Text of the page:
Coronavirus patients were piling beds on one floor. A teaching hospital in El Paso set up patient care tents in the parking lot. The downtown convention center has become a field hospital. The state started airlifting thousands of intensive care patients to other cities to open up still more rooms.
City officials disagreed over what to do to quell the spiraling coronavirus epidemic. The county official ordered a shutdown and a curfew. Yet the mayor would not consent, and the police said they would not follow it. Then the State Attorney General stepped in—a lockdown was needless and unconstitutional, he said.
And the patients were already arriving. Wanda Helgesen said that as they discharge one patient, there are two more that come in.
El Paso, a border town of 680,000, currently has more people hospitalized with Covid-19 than other states—1076, as of Tuesday—and more than doubled the supply of mobile morgues from four to ten.
As it grapples with the deadly third wave of the pandemic, the pressure on the city is expressed across the world. The number of Covid-19 hospitalizations in the United States reached a record high of 61,964 on Tuesday, surpassing the terrible early days of spring in New York and summer in the South and West.
Hospitalizations have more than doubled since September, according to the Covid Tracking Project, from a previous high of 59,940 patients hospitalized in mid-April. Although the previous rises subsided, public health officials warn that the rate of new hospitalizations will continue to increase along with new illnesses, which average 111,000 every day across the country and display no signs of abating.
States that tended to regulate the spread, such as New Jersey and New York, saw a revival. Around the same time, remote clinics in North Dakota and Idaho are scrambling for physicians, nurses, and technicians to cope with rapidly increasing patient populations.
Public health authorities have long cautioned the virus might burden hospitals in the fall and winter. The risk of infection is increased due to more indoor events, the start of the flu season, and celebrations over the winter holidays.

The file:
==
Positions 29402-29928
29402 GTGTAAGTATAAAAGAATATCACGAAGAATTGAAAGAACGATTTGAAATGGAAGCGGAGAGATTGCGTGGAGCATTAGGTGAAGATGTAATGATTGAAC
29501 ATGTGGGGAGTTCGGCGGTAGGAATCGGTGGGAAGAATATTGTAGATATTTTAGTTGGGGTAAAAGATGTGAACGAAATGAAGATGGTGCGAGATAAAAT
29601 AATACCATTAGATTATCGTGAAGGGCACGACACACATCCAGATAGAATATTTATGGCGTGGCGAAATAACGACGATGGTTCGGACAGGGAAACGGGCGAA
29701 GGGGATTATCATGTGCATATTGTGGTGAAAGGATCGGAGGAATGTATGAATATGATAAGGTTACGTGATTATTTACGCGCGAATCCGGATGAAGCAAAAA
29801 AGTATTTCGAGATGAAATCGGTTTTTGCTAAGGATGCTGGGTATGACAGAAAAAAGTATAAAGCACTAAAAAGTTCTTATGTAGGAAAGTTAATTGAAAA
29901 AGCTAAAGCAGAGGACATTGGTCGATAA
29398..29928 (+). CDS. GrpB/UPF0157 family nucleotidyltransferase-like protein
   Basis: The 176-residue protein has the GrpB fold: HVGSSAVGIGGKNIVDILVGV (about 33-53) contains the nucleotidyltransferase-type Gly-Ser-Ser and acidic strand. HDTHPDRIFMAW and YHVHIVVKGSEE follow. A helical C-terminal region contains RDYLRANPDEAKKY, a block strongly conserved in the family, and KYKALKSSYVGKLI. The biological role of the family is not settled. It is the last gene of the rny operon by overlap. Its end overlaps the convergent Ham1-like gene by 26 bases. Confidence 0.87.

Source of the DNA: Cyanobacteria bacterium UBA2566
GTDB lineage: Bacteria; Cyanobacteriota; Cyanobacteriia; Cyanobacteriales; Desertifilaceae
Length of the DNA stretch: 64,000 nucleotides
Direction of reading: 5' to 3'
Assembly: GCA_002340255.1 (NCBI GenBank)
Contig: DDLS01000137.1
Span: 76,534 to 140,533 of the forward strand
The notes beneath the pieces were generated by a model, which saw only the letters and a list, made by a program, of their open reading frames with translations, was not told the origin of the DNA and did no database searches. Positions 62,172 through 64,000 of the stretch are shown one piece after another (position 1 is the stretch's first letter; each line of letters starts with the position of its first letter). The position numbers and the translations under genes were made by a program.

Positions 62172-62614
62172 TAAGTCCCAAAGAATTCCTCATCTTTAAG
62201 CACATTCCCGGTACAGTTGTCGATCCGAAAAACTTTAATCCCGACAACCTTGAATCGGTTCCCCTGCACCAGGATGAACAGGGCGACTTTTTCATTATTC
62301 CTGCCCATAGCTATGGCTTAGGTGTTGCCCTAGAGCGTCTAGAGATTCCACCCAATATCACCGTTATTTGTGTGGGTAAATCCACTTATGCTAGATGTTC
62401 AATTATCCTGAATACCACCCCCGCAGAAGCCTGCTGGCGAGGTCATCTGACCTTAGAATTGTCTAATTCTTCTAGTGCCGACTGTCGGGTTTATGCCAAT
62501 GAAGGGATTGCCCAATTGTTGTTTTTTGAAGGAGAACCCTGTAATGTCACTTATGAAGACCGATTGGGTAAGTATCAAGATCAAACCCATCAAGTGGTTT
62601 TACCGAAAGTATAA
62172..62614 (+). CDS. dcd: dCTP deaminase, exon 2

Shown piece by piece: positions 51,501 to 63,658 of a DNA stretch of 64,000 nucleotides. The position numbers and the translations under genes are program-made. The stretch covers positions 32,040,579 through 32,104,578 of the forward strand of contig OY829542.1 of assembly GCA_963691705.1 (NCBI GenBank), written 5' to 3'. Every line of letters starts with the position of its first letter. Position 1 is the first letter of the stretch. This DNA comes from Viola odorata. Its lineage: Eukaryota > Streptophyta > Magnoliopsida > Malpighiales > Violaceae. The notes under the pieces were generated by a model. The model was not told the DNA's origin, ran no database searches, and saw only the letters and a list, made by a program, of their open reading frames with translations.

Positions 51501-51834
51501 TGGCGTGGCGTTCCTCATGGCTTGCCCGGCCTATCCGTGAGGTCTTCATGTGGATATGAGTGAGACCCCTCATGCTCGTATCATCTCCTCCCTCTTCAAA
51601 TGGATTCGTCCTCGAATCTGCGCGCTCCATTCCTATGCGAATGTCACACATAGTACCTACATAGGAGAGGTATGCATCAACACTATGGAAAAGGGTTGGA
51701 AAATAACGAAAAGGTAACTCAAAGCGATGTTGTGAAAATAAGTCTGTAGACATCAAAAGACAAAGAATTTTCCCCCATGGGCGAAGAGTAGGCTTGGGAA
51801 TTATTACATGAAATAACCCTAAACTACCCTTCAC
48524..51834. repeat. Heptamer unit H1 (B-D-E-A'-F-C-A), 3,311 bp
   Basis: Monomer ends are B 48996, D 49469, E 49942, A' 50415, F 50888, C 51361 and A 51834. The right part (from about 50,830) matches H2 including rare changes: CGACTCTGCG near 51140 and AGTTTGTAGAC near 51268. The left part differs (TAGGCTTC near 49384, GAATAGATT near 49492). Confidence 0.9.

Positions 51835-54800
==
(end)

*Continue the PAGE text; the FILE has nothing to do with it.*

Dr. Ashish Jha, Dean of the Brown University School of Public Health, said that things aren’t just grim; there’s no end in sight. If they’re halting all transmission now, which they can’t and won’t, they’re potentially staring at a month of overcapacity in certain cities in America.
Texas has recently reached one million confirmed cases of the virus, with 19,000 dead. Of the 6,100 patients hospitalized throughout the province, one in six is in El Paso. Dr. Mario Rascon, Chief Medical Examiner for El Paso County, said Tuesday that his office had 154 deaths. “It’s exhausting,” he said.
The city carried more than 1,400 health employees from all over the state, and about 60 more came on the weekend in three teams sent by the Defense Department. But these extra services have been overwhelmed by new patients.
“Things are not good,” Mayor Dee Margo said. But he said he also worried about the impact of new shutdowns on families struggling to survive. “I’m trying to walk that tightrope.”
The circumstance represents the broader challenge of coping with a national problem in the absence of a national plan. This has become increasingly apparent in El Paso, an urban island in rural West Texas, near Mexico and New Mexico’s borders.
A pandemic response philosophy focused on local autonomy and personal responsibility, beginning with the Trump administration and continued by Texas Republican Governor Greg Abbott, has often left local officials at odds with coping with serial outbreaks.
After the spring shutdown, Mr. Abbott was quick to start reopening the Texas economy. When the flu re-emerged, he stopped reopening and battled with city officials in Houston and other cities who tried to scale back but were prohibited from doing so by his directives. He instructed Texans to put masks on their heads. In October, he relaxed control even further. By then, the hospitals in El Paso were already strained.
On October 29, the top county official, Ricardo A. Samaniego, released a stay-at-home order and stringent new business limits. But Mayor Margo disagreed that Mr. Samaniego had the right to do so, and he originally opposed it.